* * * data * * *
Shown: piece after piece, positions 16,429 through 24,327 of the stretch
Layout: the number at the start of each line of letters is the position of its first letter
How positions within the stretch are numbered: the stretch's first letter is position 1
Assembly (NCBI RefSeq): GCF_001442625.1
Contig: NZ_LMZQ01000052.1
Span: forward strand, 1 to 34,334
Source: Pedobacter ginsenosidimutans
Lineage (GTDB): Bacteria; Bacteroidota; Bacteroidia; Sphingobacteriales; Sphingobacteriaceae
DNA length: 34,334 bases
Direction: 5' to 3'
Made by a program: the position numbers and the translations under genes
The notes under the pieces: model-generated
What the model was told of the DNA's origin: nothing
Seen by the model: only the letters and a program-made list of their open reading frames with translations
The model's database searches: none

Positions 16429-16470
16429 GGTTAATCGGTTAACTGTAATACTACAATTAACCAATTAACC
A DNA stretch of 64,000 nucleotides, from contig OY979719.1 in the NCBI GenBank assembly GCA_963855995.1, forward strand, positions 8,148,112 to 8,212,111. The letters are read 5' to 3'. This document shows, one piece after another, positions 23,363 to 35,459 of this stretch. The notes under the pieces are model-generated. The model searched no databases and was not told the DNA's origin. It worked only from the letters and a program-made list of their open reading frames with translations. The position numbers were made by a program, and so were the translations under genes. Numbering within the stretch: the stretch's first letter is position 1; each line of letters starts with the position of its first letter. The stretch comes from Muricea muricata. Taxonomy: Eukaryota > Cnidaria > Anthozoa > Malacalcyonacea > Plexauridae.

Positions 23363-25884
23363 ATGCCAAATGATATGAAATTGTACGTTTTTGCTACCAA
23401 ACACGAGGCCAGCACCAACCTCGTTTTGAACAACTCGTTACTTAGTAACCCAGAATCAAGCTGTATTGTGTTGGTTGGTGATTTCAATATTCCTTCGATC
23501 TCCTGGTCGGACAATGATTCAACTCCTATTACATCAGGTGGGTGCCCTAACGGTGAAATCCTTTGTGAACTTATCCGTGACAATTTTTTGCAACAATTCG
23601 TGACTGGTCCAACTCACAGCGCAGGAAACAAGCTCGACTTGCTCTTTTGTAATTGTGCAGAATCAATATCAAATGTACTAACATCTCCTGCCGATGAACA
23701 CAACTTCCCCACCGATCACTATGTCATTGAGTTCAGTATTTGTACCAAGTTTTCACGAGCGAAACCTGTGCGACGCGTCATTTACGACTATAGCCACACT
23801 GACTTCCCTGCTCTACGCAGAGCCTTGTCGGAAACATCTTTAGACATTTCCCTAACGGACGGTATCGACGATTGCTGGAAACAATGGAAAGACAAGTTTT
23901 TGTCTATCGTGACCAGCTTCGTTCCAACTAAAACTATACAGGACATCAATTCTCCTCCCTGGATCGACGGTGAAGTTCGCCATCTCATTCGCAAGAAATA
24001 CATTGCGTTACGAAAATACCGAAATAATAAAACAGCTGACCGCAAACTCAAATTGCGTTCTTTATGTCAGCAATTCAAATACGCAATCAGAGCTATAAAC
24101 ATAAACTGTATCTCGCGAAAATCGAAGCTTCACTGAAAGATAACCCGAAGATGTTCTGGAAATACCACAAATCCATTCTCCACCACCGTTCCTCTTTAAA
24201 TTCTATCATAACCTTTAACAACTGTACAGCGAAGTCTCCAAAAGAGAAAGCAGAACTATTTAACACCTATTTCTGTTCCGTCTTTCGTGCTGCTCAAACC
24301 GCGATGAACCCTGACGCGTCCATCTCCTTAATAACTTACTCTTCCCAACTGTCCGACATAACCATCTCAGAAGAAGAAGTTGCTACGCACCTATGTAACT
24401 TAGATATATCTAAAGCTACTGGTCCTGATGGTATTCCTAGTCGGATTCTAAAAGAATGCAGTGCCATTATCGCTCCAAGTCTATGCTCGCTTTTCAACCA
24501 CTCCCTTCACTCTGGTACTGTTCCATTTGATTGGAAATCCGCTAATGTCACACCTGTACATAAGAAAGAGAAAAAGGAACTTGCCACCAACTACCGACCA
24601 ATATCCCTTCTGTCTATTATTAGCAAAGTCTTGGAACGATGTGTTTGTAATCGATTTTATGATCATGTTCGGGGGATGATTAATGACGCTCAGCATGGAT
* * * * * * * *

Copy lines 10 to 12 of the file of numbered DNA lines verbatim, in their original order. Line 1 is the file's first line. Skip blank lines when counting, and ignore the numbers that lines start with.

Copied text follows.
Direction: 5' to 3'
Made by a program: the position numbers and the translations under genes
The notes under the pieces: model-generated